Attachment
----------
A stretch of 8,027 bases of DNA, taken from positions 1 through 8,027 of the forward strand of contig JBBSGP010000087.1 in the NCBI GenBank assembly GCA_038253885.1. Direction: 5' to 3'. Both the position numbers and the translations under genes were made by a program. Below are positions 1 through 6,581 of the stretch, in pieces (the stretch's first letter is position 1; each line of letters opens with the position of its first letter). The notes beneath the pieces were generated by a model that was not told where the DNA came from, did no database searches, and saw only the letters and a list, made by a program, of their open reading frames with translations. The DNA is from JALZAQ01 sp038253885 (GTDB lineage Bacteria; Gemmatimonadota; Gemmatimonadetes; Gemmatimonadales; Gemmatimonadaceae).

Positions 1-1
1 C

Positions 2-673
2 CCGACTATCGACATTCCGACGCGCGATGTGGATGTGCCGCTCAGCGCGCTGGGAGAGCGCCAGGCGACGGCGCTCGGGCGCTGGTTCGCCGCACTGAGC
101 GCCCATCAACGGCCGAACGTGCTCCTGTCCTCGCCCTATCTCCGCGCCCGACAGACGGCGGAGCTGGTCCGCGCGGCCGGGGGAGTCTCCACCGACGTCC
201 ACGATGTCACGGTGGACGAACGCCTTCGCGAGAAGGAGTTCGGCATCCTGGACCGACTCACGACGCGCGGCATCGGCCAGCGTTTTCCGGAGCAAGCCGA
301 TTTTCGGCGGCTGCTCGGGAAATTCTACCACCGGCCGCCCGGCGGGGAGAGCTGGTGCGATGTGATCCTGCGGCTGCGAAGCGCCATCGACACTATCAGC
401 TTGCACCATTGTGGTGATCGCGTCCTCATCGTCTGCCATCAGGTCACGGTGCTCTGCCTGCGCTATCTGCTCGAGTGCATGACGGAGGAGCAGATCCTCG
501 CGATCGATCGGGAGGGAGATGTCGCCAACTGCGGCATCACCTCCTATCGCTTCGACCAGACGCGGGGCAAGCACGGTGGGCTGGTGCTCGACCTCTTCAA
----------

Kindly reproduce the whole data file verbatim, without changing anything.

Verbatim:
A stretch of 8,027 bases of DNA, taken from positions 1 through 8,027 of the forward strand of contig JBBSGP010000087.1 in the NCBI GenBank assembly GCA_038253885.1. Direction: 5' to 3'. Both the position numbers and the translations under genes were made by a program. Below are positions 1 through 6,581 of the stretch, in pieces (the stretch's first letter is position 1; each line of letters opens with the position of its first letter). The notes beneath the pieces were generated by a model that was not told where the DNA came from, did no database searches, and saw only the letters and a list, made by a program, of their open reading frames with translations. The DNA is from JALZAQ01 sp038253885 (GTDB lineage Bacteria; Gemmatimonadota; Gemmatimonadetes; Gemmatimonadales; Gemmatimonadaceae).

Positions 1-1
1 C

Positions 2-673
2 CCGACTATCGACATTCCGACGCGCGATGTGGATGTGCCGCTCAGCGCGCTGGGAGAGCGCCAGGCGACGGCGCTCGGGCGCTGGTTCGCCGCACTGAGC
101 GCCCATCAACGGCCGAACGTGCTCCTGTCCTCGCCCTATCTCCGCGCCCGACAGACGGCGGAGCTGGTCCGCGCGGCCGGGGGAGTCTCCACCGACGTCC
201 ACGATGTCACGGTGGACGAACGCCTTCGCGAGAAGGAGTTCGGCATCCTGGACCGACTCACGACGCGCGGCATCGGCCAGCGTTTTCCGGAGCAAGCCGA
301 TTTTCGGCGGCTGCTCGGGAAATTCTACCACCGGCCGCCCGGCGGGGAGAGCTGGTGCGATGTGATCCTGCGGCTGCGAAGCGCCATCGACACTATCAGC
401 TTGCACCATTGTGGTGATCGCGTCCTCATCGTCTGCCATCAGGTCACGGTGCTCTGCCTGCGCTATCTGCTCGAGTGCATGACGGAGGAGCAGATCCTCG
501 CGATCGATCGGGAGGGAGATGTCGCCAACTGCGGCATCACCTCCTATCGCTTCGACCAGACGCGGGGCAAGCACGGTGGGCTGGTGCTCGACCTCTTCAA